Problems appear after more than 5 years, when Charles, Will's father starts to behave inappropriately, the Alzheimer appearing to come back in a worse state than ever. One day, during one Alzheimer crisis, Charles gets in trouble with some neighbor. But he was not alone. Caesar always watched outside his window, always felt protective about his family, always cared for the people who took care of him, he loved them and he understood what love means so he decides to get out of the house and jump on the neighbor beating him and scaring him till Charles stops him from going further. Because of this action alone, Caesar will have to be taken into a placement where he will meet with his destiny. Here is where the actual story gets deeper and more interesting. The separation between Caesar and Will evolves into issues of family recognition, of trust, of betrayal or of loyalty. Loyalty to who? To the human? To the other apes? In that placement, which looks more and more like a jail where the apes are treated badly by a stereotypically retarded take-carer, Caesar will find answers to many of his questions. He will connect with the other monkeys, he will understand their condition, he will see their suffering, he will see human's desire to hurt, to enslave, to make fun of or human's pleasure to laugh at the ones that are inferior to him. Caesar emerges into a captivating world. A world in which his "brothers", his new "family" should be free and why not, even in control of things. On the other part of the story, Will still has problems at his company, his boss wanting to develop the on-going program even further while Will directly opposing it due to the severe reactions the cure has when it's applied on humans. But Will's story of human exploitation and greed really drops considerably in delivering interest to the audience. The audience wants more of Caesar and that because of the magical way in which Andy Serkis decided to play him.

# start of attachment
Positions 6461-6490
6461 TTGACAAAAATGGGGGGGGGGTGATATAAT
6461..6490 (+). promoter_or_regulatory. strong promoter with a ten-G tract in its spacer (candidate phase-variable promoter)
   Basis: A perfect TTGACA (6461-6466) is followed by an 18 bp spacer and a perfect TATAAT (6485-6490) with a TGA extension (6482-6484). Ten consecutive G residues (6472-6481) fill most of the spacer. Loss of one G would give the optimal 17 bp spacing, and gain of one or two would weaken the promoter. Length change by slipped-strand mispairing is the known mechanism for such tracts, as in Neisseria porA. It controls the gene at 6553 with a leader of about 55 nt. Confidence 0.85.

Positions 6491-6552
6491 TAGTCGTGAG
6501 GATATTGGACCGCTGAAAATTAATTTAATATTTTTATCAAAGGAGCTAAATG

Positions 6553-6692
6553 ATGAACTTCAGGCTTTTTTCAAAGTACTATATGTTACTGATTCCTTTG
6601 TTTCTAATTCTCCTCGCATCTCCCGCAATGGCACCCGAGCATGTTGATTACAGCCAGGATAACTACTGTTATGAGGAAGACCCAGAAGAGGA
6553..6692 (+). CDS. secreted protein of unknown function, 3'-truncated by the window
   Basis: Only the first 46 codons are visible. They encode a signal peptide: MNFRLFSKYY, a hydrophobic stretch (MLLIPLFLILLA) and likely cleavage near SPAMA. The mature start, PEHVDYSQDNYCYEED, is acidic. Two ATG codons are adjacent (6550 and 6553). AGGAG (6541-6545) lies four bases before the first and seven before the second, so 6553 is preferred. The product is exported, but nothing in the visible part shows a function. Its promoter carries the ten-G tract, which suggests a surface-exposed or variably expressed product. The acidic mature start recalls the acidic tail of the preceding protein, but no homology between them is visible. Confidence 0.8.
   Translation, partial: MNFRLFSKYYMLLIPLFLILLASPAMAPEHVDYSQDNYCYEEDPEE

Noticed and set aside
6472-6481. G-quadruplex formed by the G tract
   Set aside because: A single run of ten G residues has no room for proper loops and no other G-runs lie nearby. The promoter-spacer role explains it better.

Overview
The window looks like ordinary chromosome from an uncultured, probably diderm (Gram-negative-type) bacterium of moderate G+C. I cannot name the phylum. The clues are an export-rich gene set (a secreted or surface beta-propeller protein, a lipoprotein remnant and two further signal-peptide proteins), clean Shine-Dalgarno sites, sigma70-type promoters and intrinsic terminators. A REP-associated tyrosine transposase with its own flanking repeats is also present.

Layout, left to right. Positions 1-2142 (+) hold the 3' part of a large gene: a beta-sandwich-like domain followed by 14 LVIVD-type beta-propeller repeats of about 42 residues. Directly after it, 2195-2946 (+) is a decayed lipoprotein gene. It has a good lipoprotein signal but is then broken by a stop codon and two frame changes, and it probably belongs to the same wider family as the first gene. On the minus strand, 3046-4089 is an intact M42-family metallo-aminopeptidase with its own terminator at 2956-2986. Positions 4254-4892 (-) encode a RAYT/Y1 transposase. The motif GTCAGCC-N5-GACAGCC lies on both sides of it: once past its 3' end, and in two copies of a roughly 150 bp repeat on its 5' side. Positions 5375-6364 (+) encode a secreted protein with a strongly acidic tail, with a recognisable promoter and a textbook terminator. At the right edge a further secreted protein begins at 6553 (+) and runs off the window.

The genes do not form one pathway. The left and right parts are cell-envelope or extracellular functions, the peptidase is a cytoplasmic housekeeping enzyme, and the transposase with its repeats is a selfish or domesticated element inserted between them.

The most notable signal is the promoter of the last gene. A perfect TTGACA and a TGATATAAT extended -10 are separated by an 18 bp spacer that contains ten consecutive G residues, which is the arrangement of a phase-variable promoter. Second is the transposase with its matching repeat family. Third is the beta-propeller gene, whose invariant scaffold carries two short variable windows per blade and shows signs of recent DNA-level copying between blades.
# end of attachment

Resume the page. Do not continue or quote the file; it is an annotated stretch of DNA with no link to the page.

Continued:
While James Franco's performance is very good, emotional, simple but convincing, Andy's portrayal of an ape is probably unseen before on screen. It's an interesting experiment, an interesting idea that worked and showed Andy's acting skills. However, while I do admit I was fascinated by his work, I cannot really understand the Oscar-worthy performance praising that has hit the internet. To me, this performance can't be put in the same bowl with the other because it's a performance using a different technique and using a different technology, so unless the Academy decides to make a special award for these types of performances, I cannot agree with Serkis deserving an Oscar for his work in Rise of the Apes. But let's get back to our story since it's getting close to the ending.